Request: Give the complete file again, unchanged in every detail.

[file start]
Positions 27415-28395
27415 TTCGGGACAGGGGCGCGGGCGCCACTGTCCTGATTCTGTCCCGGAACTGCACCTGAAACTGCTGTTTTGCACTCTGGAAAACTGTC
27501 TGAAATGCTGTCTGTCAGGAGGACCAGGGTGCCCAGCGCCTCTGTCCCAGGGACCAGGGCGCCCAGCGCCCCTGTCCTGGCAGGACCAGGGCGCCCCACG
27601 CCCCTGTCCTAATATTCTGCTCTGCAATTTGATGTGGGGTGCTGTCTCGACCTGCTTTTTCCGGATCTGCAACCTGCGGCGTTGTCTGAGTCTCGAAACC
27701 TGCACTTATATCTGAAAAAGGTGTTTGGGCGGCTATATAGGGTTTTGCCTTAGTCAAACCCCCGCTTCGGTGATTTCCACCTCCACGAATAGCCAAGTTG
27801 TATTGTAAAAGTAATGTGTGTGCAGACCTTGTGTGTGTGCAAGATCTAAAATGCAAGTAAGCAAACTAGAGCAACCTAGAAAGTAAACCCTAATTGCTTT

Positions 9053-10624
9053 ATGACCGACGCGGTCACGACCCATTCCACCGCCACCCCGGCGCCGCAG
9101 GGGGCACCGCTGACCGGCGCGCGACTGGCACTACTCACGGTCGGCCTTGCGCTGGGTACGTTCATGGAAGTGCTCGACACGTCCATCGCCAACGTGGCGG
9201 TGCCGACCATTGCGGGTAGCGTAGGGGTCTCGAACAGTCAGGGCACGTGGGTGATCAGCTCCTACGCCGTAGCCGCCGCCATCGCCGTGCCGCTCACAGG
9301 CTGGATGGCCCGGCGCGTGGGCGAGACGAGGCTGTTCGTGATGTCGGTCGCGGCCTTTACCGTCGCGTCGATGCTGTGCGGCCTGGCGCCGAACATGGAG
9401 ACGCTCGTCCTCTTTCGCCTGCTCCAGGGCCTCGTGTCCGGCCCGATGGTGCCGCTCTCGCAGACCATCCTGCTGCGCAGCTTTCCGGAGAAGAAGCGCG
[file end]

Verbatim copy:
Positions 27415-28395
27415 TTCGGGACAGGGGCGCGGGCGCCACTGTCCTGATTCTGTCCCGGAACTGCACCTGAAACTGCTGTTTTGCACTCTGGAAAACTGTC
27501 TGAAATGCTGTCTGTCAGGAGGACCAGGGTGCCCAGCGCCTCTGTCCCAGGGACCAGGGCGCCCAGCGCCCCTGTCCTGGCAGGACCAGGGCGCCCCACG
27601 CCCCTGTCCTAATATTCTGCTCTGCAATTTGATGTGGGGTGCTGTCTCGACCTGCTTTTTCCGGATCTGCAACCTGCGGCGTTGTCTGAGTCTCGAAACC
27701 TGCACTTATATCTGAAAAAGGTGTTTGGGCGGCTATATAGGGTTTTGCCTTAGTCAAACCCCCGCTTCGGTGATTTCCACCTCCACGAATAGCCAAGTTG
27801 TATTGTAAAAGTAATGTGTGTGCAGACCTTGTGTGTGTGCAAGATCTAAAATGCAAGTAAGCAAACTAGAGCAACCTAGAAAGTAAACCCTAATTGCTTT

Positions 9053-10624
9053 ATGACCGACGCGGTCACGACCCATTCCACCGCCACCCCGGCGCCGCAG
9101 GGGGCACCGCTGACCGGCGCGCGACTGGCACTACTCACGGTCGGCCTTGCGCTGGGTACGTTCATGGAAGTGCTCGACACGTCCATCGCCAACGTGGCGG
9201 TGCCGACCATTGCGGGTAGCGTAGGGGTCTCGAACAGTCAGGGCACGTGGGTGATCAGCTCCTACGCCGTAGCCGCCGCCATCGCCGTGCCGCTCACAGG
9301 CTGGATGGCCCGGCGCGTGGGCGAGACGAGGCTGTTCGTGATGTCGGTCGCGGCCTTTACCGTCGCGTCGATGCTGTGCGGCCTGGCGCCGAACATGGAG
9401 ACGCTCGTCCTCTTTCGCCTGCTCCAGGGCCTCGTGTCCGGCCCGATGGTGCCGCTCTCGCAGACCATCCTGCTGCGCAGCTTTCCGGAGAAGAAGCGCG